Presentation on theme: "Indications and effectiveness of the open surgery in vesicoureteral reflux Suzi DEMIRBAG, MD Department of Pediatric Surgery, Gulhane Military Medical."— Presentation transcript:
Indications and effectiveness of the open surgery in vesicoureteral reflux Suzi DEMIRBAG, MD Department of Pediatric Surgery, Gulhane Military Medical Academy, Ankara, TURKEY
Vesicoureteral reflux (VUR) refers to the retrograde flow of urine from the bladder into the ureter. In most individuals, reflux results from a congenital anomaly of the ureterovesical junction (Primary VUR), whereas in others it results from high-pressure voiding secondary to posterior urethral valves, neuropathic bladder or voiding dysfunction (Secondary VUR).
The prevalence of VUR in normal children has been estimated at 0.4–1.8% Prenatally identified by ultrasonography to have hydronephrosis and who were screened for VUR, the prevalence was16.2% Siblings of children with VUR had a 27.4% risk of also having VUR, whereas the offspring of parents with VUR had a higher incidence, 35.7%
The main goal preservation of kidney function The risk factors age sex reflux grade lower urinary tract dysfunction [LUTD] anatomic abnormalities kidney status
There are divergent options in the management of VUR, from observation with or without antibiotics prophylaxis to surgical intervention using open endoscopic or laparoscopic approaches.
Factors influencing the decision The risk of developing a UTI, and associated risk factors for UTIs – such as voiding dysfunction Risk of development of new renal scars, Chance for spontaneous resolution
Who Benefits from Correction The focus should be on selecting patients for treatment by identifying those at risk : Recurrent Pyelonephritis VUR will not spontaneously resolve.
rate of resolution age at presentation gender grade of the reflux laterality mode of clinical presentation ureteral anatomy bladder/bowel dysfunction
Open Surgery Open ureteral reimplantation remains the gold standard for surgical treatment Success rates of 95% to 98% and low complication rates.
Indications for Surgery Absolute indication for surgical correction is the failure of nonsurgical management as evident by breakthrough UTIs or patient noncompliance. Relative indications include the following: (1) high-grade (4–5) reflux anatomic problems, such as large para-ureteral diverticulum or ureteral duplication; reflux associated with impaired renal growth or function on serial evaluation. More controversial indications include persistent reflux in girls after puberty parental/physician preference to avoid the need for follow-up VUR evaluation or CAP.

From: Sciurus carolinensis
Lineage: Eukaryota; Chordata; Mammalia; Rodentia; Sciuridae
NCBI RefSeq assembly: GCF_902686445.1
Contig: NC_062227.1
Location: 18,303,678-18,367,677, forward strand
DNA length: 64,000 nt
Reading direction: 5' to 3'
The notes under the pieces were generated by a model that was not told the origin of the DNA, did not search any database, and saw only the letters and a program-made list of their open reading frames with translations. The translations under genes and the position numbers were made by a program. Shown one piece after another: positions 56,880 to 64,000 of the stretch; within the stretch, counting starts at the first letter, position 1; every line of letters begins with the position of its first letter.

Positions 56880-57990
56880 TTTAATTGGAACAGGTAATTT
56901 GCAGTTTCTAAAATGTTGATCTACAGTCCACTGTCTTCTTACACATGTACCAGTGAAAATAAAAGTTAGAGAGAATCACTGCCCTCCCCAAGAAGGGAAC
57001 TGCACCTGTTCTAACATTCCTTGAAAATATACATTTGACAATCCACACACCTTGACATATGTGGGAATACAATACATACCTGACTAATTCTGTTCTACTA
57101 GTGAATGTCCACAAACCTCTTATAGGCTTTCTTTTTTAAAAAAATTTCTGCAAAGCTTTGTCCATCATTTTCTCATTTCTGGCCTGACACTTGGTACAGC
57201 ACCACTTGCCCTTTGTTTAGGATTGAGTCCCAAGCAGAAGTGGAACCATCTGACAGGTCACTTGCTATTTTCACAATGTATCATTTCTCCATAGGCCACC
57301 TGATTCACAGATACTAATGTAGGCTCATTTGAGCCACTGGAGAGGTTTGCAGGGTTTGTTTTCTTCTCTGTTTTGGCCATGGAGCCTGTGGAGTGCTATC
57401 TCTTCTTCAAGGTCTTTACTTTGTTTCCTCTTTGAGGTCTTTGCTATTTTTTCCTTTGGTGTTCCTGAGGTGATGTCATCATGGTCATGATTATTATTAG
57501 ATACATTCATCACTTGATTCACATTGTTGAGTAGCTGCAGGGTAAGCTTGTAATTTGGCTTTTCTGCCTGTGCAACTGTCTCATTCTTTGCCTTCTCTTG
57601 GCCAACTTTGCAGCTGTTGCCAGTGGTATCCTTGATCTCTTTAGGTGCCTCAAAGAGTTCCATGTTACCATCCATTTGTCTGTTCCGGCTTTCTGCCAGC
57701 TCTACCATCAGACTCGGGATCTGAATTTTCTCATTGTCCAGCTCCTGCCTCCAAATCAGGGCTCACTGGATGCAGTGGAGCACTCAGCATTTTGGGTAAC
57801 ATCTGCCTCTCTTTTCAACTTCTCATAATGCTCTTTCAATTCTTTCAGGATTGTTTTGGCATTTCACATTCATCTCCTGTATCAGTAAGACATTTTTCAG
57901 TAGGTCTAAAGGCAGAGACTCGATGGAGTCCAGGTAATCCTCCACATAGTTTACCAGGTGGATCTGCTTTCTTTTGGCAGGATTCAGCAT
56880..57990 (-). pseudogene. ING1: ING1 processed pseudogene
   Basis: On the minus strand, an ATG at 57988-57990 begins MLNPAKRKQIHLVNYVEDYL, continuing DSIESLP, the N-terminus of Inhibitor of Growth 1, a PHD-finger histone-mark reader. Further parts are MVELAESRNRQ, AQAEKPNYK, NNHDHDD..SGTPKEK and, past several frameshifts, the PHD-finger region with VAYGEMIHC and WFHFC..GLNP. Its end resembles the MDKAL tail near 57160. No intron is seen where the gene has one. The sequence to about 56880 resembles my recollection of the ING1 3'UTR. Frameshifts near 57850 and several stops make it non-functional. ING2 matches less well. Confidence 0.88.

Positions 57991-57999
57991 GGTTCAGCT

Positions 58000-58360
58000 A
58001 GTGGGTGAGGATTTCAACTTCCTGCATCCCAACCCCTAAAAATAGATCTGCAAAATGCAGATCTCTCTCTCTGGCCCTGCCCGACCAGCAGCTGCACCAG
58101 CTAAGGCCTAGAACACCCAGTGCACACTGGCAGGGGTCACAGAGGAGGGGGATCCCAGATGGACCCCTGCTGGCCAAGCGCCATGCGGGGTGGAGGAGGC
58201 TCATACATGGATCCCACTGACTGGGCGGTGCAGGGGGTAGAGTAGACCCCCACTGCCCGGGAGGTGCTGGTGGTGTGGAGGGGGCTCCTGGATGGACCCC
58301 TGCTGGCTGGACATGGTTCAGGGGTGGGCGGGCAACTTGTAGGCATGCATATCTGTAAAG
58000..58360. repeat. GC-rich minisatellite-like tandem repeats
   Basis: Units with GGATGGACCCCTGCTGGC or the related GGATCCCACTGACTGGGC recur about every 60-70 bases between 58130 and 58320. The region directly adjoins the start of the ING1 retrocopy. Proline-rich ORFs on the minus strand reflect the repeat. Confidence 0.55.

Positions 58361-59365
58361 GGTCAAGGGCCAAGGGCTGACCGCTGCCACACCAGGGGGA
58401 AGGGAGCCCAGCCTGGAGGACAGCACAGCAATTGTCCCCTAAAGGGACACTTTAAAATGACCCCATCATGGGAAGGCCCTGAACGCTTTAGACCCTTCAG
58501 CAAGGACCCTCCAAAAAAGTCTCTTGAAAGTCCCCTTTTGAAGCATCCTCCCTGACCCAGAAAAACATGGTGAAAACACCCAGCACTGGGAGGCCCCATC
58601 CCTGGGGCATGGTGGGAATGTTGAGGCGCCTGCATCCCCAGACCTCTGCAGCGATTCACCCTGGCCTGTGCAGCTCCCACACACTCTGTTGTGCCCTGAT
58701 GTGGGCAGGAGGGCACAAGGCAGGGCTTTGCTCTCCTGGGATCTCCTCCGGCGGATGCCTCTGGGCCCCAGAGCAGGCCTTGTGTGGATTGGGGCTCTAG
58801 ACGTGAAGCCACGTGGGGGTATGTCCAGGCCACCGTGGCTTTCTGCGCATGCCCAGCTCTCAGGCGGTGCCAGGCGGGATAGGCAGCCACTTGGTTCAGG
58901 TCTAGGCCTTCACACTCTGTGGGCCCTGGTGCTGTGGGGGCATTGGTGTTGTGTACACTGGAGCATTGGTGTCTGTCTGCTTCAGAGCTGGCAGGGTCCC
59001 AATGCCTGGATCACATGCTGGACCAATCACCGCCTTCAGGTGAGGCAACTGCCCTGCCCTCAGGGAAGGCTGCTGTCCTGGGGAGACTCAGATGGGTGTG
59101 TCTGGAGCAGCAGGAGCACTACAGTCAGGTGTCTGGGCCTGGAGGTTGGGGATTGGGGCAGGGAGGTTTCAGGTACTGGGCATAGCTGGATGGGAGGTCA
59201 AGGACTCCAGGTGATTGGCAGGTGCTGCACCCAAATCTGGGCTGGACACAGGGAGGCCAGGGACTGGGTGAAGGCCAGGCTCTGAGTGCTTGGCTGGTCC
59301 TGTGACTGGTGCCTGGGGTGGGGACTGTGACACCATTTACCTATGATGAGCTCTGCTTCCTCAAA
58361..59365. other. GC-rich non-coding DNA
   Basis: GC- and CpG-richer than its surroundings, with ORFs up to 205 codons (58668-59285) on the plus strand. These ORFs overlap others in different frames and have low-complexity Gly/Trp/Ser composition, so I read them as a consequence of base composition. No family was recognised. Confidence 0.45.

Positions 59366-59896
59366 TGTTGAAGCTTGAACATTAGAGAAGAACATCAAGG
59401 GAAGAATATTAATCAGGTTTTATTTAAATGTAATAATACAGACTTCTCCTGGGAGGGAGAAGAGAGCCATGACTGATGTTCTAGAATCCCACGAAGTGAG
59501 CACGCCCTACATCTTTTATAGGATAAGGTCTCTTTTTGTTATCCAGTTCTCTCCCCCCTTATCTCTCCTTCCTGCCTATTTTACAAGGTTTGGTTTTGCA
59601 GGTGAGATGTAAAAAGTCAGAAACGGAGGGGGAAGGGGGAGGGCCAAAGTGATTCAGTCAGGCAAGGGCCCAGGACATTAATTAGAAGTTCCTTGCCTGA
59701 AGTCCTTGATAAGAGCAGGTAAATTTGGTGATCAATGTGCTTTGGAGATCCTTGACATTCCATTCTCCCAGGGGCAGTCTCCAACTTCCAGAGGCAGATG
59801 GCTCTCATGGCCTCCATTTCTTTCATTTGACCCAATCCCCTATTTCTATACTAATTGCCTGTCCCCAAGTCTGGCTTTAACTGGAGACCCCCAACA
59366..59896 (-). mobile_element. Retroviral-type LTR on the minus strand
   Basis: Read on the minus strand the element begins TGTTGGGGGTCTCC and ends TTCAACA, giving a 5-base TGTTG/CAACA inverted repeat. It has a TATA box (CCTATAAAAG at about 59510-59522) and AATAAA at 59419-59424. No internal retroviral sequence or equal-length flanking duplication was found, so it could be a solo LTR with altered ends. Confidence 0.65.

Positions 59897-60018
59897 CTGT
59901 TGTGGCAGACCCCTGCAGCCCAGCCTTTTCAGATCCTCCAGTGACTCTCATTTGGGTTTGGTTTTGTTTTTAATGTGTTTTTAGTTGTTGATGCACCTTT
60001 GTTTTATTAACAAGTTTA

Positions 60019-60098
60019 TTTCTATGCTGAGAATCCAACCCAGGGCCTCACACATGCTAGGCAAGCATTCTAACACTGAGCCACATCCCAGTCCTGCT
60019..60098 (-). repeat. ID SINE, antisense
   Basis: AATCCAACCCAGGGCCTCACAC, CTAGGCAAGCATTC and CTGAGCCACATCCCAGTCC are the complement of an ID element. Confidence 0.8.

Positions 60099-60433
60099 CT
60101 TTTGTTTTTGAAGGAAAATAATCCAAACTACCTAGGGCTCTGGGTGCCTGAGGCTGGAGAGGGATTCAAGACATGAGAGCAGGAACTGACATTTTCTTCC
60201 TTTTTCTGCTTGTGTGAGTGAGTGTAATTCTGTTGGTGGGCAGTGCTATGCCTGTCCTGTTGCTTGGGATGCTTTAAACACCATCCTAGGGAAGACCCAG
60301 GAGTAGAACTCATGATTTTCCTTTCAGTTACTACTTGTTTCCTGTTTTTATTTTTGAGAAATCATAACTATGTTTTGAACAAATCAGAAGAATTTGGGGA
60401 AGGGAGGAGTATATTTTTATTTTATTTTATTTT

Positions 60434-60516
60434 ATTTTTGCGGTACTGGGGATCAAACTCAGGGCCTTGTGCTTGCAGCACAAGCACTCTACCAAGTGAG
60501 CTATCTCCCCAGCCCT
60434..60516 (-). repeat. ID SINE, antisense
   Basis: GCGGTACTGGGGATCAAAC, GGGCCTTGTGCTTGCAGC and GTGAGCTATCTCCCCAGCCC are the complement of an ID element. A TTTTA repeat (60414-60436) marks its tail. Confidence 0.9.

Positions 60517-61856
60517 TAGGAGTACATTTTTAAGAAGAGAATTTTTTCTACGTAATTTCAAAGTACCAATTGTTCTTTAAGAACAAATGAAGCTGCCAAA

The principles of surgical correction of reflux Exclusion of causes of secondary VUR Adequate mobilization of the distal ureter Creation of a submucosal tunnel ( 5 : 1 ratio) Attention to the entry point of the ureter into the bladder to prevent stenosis, angulation, or twisting of the ureter Attention to the muscular backing of the ureter to achieve an effective antireflux mechanism Gentle handling of the bladder to reduce postoperative hematuria and bladder spasms
Laparoscopic ureteral reimplantation Advantages Cosmetic Short hospitalisation Disadvantages Longer op.time Need more experience in laparoscopy Robot-assisted laparoscopic ureteral reimplantation Advantages Better view Better surgery Disadvantages: Higher op. cost Longer op.time
Complications of VUR Surgery Early Complications: Persistant reflux Contralateral Reflux Obstruction Late Complications: Obstruction Recurrent or Persistant Reflux
Conclusion Factors that negatively influence resolution include grade of reflux, lower bladder volume or pressure at onset of reflux, older age, female sex, bilateral VUR, ureteral duplication, abnormal or scarred kidneys, and bladder dysfunction
Conclusion The treatment of VUR primarily results in a decreased rate of pyelonephritis. There is a high rate of cure after ureteral reimplantation. There is no difference in the rate of renal scarring, renal growth, and UTIs in patients treated medically or surgically for dilating VUR. The patients who will benefit most from surgical correction of VUR are those with recurrent pyelonephritis and/or reflux that will not resolve spontaneously.